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Electronics giant Harman says the prospect of cyberattacks on vehicles is becoming increasingly serious, with any form of wireless link, including a separate mobile phone or tablet, providing the conduit hackers need.
Harman’s Asaf Atzmon, director of business development and marketing for automotive cybersecurity, says the concept of automotive cybersecurity largely was confined to industry experts a few years ago.
“Now it’s a topic that consumers are asking about,” Atzmon says in a statement. “According to a recent survey, in some countries as many as 59% of buyers are actively concerned about the prospect of car hacking.”
He says there seems to be a unique brand of fear associated with the idea of car hacking.
“One minute you’re driving down the road merrily listening to (British Broadcasting Corp.) Radio 4, and the next someone remotely hijacks your car,” he says. “Brakes jammed on in the middle of the motorway, headlights disabled in the dead of night, stereo suddenly playing Justin Bieber.
“None of it bears thinking about.”
The reality, Atzmon says, is rather different.
To date, there hasn’t been a single instance of malicious car hacking. The examples that have made headlines all involved engineers or researchers experimenting under controlled conditions. In most cases hacking also required a cable to be physically plugged into the car.
Harman has devised a security framework consisting of a series of layers that protects the car’s head unit from being compromised and used as a portal into the in-vehicle network.
At the deepest level, a secure hardware platform provides a safe place to store cryptographic keys and securely execute highly sensitive operations.
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Safety-critical functions are isolated from the infotainment system using what’s known as a hypervisor. This concept, originally developed for supercomputers, allows two completely separate operating systems to run off the same hardware. It makes it extremely difficult for an infection on one side of the system to spread to the other.
The next level controls access to computer memory, storage and peripherals. It essentially determines who has access to what. If, for instance, your compact-disc player suddenly wants to control the brakes, it’s a good indication something is wrong.
Next comes the sandbox function. This keeps newly downloaded applications separate from the core system so they can be disabled and removed if they’re found to be harmful.
The fifth level is the network-protection system. This controls the flow of information into and out of the car, looking for any signs of intrusion. Working on two levels, Harman’s Ecushield turns the vehicle’s electronic-control unit into an intrusion-detection and -prevention system and smart firewall to protect critical communications within the car.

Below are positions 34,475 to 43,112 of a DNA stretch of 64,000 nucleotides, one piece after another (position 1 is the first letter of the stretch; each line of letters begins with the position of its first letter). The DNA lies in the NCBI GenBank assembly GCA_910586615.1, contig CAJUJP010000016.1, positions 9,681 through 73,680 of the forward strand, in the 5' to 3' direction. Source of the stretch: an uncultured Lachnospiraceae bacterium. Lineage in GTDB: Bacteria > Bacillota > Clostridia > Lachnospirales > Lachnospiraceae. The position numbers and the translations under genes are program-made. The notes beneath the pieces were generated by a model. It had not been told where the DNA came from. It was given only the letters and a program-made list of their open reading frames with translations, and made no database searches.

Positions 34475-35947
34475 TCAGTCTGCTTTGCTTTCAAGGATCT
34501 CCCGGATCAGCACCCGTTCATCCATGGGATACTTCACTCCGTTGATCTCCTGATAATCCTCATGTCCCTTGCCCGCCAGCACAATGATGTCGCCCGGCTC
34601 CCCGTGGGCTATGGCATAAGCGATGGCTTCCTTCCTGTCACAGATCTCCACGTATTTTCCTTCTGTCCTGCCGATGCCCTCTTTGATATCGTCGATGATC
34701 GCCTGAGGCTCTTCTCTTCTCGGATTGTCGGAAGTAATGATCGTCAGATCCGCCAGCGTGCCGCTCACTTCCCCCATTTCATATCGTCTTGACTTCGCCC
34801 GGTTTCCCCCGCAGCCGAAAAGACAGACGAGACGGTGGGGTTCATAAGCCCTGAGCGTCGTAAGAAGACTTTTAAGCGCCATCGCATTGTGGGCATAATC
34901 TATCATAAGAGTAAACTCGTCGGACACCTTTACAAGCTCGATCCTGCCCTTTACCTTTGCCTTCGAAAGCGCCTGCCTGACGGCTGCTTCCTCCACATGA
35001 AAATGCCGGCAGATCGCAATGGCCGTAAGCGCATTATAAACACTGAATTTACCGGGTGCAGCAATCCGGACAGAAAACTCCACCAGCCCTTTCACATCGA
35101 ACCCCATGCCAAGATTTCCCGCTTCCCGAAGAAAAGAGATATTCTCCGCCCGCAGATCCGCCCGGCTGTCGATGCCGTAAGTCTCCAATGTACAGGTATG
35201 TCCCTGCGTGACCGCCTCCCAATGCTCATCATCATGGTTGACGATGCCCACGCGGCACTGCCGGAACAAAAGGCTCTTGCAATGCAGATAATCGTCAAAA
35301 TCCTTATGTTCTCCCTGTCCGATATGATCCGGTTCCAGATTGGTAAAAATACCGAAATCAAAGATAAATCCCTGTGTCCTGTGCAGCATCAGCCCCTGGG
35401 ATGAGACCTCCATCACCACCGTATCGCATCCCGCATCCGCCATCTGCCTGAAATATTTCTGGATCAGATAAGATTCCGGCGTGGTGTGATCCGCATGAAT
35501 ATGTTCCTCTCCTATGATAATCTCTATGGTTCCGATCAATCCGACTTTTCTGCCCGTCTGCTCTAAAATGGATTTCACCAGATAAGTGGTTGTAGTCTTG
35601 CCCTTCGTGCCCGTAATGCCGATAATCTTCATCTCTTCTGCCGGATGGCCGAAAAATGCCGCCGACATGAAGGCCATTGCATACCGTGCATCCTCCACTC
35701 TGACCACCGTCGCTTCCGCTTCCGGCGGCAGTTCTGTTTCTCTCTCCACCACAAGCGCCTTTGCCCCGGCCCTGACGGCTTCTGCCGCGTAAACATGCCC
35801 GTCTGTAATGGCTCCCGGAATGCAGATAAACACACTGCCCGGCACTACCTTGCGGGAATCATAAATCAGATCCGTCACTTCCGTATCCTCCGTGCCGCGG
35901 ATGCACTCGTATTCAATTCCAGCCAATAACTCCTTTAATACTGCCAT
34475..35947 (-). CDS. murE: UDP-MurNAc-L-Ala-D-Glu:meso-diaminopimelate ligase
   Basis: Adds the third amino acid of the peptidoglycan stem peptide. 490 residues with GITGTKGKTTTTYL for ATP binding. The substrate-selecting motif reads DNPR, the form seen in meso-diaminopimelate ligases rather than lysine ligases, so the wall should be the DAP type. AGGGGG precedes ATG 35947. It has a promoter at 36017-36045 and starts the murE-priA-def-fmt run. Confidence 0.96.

It continuously monitors the vehicle to provide real-time detection of malicious communications and prevents them from reaching the vehicle’s critical systems.
Ecushield also protects infotainment and telematics systems. Also using intrusion- and detection technology, it integrates with existing telematics units and uses advanced algorithms to protect both internal and external networks so a vehicle can operate safely while still monitoring and reporting to an external control center.
This level is able to spot patterns and uncover a threat, even if the threat is attempting to disguise itself as a legitimate function such as a software update, Harman says.
The system also has the ability to install over-the-air updates to various systems within the car such as the navigation, engine-management and infotainment systems. By keeping the software up to date, it helps ensure the car is protected at all times.
Atzmon says all these elements combine to produce a virtually impenetrable shield around the car’s safety-critical functions and those which may contain personal data, such as credit-card information.
He says Harman is working with a number of automakers to employ this technology on future models.
“Ultimately, it’s all about eliminating the risk of intrusion,” he says, “The car industry will need to reassure consumers that their connected cars are safe.”
By 2020, Atzmon says, it’s expected nearly a quarter of a billion connected cars will travel the world’s roads.
“This number will continue to grow, but only if the car industry can provide the protection that those consumers have to come to expect from their other electronic devices.”